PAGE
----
Bird Box Movie Review

Susanne Bier’s Bird Box, based on a 2014 novel by Josh Malerman, imagines a post apocalyptic world where we all must develop a blind side. How fitting, I suppose, that Sandra Bullock is the headliner. It is she and some of her cast mates that holds this concoction together, at least for a while.

We first meet Bullock’s Malorie as she instructs two young children that they are about to embark on a dangerous trip with her. She is soon rowing and rowing and rowing a boat not so gently down a choppy stream to an unknown destination. They’re all blindfolded.

A flashback to five years earlier finds the pregnant Malorie getting a checkup with her sister (Sarah Paulson). She seems none too excited about her impending delivery. Different complications arise as people start committing suicide suddenly all over the globe. It’s soon discovered opening your eyes and looking at some never seen creatures brings on the self violence.

Our soon to be parent manages to hole up with a group of strangers that includes the home’s boozy owner (John Malkovich), another expectant mom (Danielle Macdonald), and a war vet (Trevante Rhodes) who connects with Malorie. It’s in these initial scenes where Bird Box is at its most engrossing. There’s nothing terribly fresh here as the group figures out how to survive, but there’s some interesting characters and actors playing them to make it worthwhile. Jacki Weaver, Lil Rel Howery, and rapper Machine Gun Kelly are part of the eclectic mix as well.

This gets about an hour’s worth of mileage from its premise and the wrinkle of the sighted having to go blind is a newish twist once they venture out (thank goodness for GPS). Eric Heisserer’s screenplay never concerns itself with what the heck really happened to cause this anyway. We do know birds can sense the monsters. The unexplained phenomena of what did happen isn’t all that important, but total ignorance is a tad surprising. Heisserer did significantly superior work with his adapted script for Arrival.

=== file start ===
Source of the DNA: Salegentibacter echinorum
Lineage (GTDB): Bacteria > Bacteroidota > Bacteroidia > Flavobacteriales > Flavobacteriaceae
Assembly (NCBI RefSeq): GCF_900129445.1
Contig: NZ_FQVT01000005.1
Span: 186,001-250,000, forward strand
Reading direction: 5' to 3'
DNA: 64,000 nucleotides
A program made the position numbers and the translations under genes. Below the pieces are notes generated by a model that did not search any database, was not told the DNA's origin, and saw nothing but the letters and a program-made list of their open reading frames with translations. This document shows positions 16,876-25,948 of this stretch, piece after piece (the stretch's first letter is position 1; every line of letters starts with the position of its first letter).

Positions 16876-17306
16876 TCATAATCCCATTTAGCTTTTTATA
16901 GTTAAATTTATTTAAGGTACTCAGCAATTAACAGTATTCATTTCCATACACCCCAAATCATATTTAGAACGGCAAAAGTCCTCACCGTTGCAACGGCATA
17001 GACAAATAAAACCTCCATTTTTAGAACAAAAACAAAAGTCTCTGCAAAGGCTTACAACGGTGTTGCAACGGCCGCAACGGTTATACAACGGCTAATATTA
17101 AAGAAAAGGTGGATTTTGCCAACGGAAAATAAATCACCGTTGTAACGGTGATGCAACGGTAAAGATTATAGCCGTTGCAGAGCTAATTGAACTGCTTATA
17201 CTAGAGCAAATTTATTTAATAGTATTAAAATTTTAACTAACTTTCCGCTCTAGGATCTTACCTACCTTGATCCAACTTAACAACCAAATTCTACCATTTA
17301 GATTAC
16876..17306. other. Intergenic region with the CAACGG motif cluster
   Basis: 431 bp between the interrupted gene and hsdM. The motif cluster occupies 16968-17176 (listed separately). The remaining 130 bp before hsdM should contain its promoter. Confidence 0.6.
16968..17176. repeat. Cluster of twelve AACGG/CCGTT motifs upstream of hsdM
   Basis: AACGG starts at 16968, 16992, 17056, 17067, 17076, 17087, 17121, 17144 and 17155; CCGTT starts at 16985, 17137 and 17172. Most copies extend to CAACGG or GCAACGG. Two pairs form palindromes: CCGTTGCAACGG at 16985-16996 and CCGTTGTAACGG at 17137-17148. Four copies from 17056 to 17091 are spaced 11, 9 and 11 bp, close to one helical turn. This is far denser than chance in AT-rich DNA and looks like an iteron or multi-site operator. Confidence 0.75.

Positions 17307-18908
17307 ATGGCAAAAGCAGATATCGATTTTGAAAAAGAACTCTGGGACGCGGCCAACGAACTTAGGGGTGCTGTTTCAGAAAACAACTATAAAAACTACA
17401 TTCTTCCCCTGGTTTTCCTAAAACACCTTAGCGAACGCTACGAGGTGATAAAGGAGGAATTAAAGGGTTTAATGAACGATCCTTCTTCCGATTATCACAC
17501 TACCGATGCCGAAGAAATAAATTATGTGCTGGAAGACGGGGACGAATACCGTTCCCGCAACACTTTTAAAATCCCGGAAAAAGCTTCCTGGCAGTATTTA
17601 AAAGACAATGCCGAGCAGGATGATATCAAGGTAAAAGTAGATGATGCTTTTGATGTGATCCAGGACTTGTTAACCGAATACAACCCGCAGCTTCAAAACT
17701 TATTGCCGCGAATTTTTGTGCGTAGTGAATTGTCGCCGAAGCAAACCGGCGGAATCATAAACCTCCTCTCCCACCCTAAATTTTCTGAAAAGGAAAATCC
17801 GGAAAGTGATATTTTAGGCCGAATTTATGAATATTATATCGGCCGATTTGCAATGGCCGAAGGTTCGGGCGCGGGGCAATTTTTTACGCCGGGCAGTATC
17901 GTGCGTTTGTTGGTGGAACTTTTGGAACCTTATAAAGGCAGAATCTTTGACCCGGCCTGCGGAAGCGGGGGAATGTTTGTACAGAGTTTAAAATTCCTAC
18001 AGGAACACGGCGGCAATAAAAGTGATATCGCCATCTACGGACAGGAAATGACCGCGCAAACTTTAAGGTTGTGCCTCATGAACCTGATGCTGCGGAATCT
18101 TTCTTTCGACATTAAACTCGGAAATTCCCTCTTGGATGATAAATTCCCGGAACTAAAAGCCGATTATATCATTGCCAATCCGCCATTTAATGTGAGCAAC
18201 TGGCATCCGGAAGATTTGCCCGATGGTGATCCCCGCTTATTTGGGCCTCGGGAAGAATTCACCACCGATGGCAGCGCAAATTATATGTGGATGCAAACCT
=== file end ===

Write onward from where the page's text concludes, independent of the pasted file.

The picture is as much an allegory about motherhood than it is a science fiction horror thriller. There’s also elements of M. Night Shyamalan’s unfortunate The Happening. It had more unintentional laughs than this, but it also found cooler ways for spellbound victims to off themselves.

Bullock’s performance is committed and she certainly makes this watchable. The Oscar winner has played maternal instinct impressively before (the already mentioned The Blind Side, Gravity) and we see it here. Yet the true gravity of this whole situation never feels as suspenseful as it quite should. Maybe it’s the details left unseen or maybe it’s the familiar themes we’ve seen plenty of times already.

**1/2 (out of four)

The Predator Movie Review

There are moments in The Predator where it feels like the franchise went the route of 80s slasher series when Freddy, Jason, and Michael ruled the day. With the alien creatures roaming the suburbs for a brief stretch and with some deliriously gory bits and extreme profanity, I could imagine this is as the fifth installment when the well is running dry. This could maybe be Predator V following Predator In Harlem or something. It’s a time in the series when ridiculous and probably offensive characters like an autistic kid who’s actually deemed an enhancement in human evolution is introduced. The main protagonist would be dull and boring, not close to matching Arnold Schwarzenegger in the 1987 original or even Danny Glover’s overburdened LAPD officer in the 1990 sequel. And the one-liners would harken back to the rock solid first one but generally be lamer.